"I came here to drink milk and kick ass. And I've just finished my milk." - Moss, The IT Crowd

Thursday, March 10, 2011

Do Zombie Banks Eat Brains?

Naked Capitalism has an excellent article on the term sheet proposed by the states' attorneys general and federal regulators for settlement with the national mortgage lenders over allegations of loan servicing abuses, illegal foreclosures, etc. Naked Capitalism's contention is that the motivation for the push to get this deal finalized, without taking time for further in-depth investigation of fraudulent practices, is that a more thorough examination of the lenders' liabilities for fraudulent actions would demonstrate that their actual financial position is far more precarious than it has been portrayed by Timothy Geithner and company.

Basically, Naked Capitalism suggests that we're in a situation similar to that of Japan in the 1990s, where the government continued propping up so-called "zombie banks" for fear of an economic meltdown if they were allowed to fail. There's definitely an argument to make that the big problem was that Japan's zombie banks were busy making loans to money-losing zombie companies, which made it impossible for the banks to ultimately recover. Given how much U.S. banks have already tightened up on credit, they're probably not doing too much of that. However, it seems to me like the economy is busy funding a tech bubble right now (last I looked, Facebook's valuation was $75 billion, bigger than United Parcel Service, Kraft Foods, or Ford Motor Company), and there is a house-of-cards feel to the whole thing.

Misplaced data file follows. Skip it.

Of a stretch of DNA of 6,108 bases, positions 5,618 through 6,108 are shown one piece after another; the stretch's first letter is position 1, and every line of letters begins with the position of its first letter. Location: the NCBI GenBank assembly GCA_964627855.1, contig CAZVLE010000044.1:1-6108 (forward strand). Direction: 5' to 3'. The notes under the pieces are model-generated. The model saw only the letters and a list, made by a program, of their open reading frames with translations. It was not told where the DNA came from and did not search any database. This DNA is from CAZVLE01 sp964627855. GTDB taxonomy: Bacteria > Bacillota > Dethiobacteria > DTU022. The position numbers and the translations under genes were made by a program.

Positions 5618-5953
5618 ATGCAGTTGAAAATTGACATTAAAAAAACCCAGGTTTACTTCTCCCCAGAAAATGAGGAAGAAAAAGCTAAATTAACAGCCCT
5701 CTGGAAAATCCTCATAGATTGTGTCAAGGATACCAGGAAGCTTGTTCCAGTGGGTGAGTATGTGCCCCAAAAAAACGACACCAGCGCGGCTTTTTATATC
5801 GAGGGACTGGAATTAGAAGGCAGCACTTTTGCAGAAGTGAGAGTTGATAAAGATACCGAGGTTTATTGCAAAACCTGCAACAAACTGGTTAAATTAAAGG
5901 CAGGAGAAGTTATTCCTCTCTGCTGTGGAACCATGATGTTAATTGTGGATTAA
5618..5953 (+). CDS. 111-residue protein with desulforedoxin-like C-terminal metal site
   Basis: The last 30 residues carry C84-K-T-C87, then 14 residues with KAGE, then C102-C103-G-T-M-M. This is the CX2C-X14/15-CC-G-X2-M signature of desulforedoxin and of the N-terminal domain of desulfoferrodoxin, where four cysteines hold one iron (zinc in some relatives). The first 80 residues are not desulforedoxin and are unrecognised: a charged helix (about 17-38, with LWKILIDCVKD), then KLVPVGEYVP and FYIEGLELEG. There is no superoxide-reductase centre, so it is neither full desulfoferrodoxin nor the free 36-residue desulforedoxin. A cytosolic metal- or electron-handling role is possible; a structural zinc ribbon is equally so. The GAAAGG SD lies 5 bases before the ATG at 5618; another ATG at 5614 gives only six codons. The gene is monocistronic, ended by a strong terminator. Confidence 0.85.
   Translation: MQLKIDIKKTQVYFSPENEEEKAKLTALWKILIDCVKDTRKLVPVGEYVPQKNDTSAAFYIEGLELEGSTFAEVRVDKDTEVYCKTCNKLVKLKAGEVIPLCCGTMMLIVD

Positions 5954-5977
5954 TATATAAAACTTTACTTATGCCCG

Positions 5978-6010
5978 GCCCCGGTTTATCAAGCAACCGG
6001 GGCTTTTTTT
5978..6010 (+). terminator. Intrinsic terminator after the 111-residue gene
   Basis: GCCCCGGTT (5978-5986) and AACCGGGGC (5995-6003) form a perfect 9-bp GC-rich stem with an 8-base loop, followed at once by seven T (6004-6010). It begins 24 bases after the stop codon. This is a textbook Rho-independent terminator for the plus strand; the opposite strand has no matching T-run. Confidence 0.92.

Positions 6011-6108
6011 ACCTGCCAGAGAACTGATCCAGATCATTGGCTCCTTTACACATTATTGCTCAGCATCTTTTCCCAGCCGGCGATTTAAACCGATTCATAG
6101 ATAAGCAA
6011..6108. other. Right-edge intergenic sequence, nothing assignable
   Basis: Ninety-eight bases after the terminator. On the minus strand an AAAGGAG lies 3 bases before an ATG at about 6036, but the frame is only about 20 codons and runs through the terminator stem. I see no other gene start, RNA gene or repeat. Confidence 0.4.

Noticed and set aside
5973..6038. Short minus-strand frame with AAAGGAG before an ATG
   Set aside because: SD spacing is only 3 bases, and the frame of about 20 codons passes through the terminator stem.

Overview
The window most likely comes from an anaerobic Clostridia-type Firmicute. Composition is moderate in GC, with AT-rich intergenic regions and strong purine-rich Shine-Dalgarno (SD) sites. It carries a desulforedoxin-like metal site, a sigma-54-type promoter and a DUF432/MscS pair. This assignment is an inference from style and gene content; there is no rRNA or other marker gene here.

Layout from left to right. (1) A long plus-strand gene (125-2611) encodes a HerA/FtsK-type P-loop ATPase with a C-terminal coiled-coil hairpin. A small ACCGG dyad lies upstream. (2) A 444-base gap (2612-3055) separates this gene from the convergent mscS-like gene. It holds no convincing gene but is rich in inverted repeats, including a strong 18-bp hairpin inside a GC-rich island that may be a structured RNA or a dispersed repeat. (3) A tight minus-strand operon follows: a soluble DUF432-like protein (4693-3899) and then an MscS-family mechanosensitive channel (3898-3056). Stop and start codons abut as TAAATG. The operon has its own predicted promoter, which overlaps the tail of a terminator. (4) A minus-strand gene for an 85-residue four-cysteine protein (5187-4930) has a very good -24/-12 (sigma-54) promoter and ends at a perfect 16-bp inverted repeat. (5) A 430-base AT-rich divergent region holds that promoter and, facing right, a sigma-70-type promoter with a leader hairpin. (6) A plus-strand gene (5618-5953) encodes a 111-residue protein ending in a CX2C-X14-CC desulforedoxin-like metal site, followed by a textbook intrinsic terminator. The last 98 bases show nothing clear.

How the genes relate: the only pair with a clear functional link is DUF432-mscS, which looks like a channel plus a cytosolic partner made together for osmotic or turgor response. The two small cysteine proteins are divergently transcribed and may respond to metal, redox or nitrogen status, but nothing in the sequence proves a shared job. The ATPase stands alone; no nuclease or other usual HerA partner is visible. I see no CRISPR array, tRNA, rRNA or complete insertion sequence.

It's a long article, but definitely worth reading. I'm not sure what the real deal is with the solvency of the big banks, but whenever regulators push this hard to paper over systemic malfeasance and downright fraud, I tend to think something's up. The Wall Street Journal is also sounding a note of caution about toxic assets remaining on the books.

ETA: In Texas, legislators are looking into regulating mortgage servicers. However, the proposed bill would exempt banks and their subsidiaries (i.e., the biggest mortgage servicers).

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